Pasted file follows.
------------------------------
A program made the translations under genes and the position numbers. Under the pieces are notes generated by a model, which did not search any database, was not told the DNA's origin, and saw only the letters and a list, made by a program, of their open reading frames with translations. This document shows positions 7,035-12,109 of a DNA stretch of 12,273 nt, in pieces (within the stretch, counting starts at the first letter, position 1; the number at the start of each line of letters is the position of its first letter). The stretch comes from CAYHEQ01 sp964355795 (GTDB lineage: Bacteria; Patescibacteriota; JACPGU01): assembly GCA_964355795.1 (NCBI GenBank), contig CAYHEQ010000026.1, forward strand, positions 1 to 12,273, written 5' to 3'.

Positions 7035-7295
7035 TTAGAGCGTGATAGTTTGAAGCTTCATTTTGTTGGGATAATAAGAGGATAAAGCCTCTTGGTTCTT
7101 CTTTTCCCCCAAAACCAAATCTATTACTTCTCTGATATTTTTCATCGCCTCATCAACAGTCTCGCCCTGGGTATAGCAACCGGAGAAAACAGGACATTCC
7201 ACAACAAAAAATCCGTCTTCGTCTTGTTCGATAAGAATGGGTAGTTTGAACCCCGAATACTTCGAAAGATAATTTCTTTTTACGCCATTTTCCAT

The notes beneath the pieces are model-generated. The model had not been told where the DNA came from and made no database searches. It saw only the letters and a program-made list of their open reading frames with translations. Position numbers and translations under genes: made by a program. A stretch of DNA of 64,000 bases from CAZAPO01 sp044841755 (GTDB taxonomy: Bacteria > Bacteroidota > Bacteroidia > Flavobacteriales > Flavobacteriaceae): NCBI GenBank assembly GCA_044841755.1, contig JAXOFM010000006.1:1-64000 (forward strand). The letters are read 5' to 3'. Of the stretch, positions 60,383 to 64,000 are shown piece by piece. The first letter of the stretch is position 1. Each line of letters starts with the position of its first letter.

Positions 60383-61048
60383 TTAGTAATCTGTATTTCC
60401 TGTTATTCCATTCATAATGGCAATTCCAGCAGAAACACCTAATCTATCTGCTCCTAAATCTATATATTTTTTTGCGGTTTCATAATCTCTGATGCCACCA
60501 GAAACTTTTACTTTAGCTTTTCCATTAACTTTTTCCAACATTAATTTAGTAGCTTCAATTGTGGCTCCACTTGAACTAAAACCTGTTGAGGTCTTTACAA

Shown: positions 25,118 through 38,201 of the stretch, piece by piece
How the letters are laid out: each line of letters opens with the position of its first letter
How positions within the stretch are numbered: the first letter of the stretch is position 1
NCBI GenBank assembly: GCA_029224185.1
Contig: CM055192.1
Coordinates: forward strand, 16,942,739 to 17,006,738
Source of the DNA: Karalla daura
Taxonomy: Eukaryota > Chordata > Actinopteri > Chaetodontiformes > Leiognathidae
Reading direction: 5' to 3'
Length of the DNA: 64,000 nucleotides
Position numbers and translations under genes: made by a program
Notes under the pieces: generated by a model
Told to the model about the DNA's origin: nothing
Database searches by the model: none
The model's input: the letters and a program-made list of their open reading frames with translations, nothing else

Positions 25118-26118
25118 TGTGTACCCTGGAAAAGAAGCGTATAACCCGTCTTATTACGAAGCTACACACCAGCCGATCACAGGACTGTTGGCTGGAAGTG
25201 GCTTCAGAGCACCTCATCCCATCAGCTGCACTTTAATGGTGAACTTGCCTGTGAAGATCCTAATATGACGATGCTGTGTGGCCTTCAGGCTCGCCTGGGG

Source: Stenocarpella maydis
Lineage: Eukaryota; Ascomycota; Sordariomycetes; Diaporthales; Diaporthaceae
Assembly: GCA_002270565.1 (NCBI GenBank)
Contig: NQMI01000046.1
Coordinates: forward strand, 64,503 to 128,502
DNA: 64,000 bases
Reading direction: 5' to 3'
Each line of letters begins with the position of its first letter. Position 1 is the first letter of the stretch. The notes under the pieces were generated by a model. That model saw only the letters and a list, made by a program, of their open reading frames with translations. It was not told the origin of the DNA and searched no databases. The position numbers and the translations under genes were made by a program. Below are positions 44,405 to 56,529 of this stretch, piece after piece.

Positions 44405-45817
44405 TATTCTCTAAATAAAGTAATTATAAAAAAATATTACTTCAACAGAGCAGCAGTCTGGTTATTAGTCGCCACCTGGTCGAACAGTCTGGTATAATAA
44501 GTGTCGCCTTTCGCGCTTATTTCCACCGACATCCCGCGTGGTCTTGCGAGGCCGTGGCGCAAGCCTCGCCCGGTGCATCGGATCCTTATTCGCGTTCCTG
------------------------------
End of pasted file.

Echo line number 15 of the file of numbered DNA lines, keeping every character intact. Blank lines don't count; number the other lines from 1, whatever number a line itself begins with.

Contig: CM055192.1